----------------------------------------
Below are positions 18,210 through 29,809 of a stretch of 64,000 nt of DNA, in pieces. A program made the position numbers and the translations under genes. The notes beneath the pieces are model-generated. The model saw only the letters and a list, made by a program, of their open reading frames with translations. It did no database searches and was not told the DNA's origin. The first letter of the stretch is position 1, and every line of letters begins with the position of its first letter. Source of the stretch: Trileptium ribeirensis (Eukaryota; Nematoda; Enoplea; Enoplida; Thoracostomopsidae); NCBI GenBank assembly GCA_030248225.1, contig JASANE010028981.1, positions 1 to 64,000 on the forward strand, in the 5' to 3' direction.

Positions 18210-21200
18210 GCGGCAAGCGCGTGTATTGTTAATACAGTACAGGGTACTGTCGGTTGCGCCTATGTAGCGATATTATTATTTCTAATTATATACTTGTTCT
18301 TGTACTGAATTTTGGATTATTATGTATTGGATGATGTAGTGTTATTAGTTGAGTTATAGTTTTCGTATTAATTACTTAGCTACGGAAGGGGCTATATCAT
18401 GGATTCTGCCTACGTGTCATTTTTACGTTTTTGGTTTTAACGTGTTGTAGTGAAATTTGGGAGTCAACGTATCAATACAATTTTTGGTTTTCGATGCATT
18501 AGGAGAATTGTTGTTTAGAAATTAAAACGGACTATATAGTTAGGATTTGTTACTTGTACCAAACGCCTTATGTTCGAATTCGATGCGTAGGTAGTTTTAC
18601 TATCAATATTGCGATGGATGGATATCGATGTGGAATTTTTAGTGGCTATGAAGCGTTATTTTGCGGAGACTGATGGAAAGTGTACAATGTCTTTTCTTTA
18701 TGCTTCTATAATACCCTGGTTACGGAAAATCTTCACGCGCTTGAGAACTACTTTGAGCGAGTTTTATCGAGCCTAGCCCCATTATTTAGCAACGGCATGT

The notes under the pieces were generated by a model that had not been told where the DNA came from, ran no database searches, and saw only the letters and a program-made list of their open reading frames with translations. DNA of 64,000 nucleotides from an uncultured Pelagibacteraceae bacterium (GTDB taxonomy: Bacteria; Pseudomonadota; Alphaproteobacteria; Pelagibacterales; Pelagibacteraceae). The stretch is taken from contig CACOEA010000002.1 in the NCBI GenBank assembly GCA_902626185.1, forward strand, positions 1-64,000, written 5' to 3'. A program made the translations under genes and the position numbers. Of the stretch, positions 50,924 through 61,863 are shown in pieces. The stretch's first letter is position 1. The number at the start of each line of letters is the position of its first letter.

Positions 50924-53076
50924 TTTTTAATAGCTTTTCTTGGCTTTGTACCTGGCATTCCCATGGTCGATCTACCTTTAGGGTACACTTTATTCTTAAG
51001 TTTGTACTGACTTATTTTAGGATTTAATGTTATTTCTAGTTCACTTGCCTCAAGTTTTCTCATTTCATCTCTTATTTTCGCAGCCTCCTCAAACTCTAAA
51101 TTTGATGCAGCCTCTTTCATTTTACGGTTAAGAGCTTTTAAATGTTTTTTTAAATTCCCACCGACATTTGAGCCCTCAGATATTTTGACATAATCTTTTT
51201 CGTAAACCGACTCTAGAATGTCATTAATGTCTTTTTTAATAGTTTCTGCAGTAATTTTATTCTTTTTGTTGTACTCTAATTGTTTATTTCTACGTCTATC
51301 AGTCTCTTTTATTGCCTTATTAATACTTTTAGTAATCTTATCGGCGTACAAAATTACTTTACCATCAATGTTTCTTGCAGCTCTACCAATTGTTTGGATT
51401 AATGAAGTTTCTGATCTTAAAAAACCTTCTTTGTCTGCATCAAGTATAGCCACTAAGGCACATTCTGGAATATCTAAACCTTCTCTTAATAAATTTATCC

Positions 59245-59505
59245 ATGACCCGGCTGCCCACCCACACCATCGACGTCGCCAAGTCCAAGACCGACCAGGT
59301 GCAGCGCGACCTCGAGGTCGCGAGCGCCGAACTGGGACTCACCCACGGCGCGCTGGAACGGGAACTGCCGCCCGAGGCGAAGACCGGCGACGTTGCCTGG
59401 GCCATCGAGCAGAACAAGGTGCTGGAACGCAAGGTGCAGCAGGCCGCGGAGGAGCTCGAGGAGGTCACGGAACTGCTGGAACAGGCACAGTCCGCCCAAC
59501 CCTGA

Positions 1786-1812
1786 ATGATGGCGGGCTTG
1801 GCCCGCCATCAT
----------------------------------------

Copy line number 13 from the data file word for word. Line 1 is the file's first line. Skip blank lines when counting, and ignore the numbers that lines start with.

51101 TTTGATGCAGCCTCTTTCATTTTACGGTTAAGAGCTTTTAAATGTTTTTTTAAATTCCCACCGACATTTGAGCCCTCAGATATTTTGACATAATCTTTTT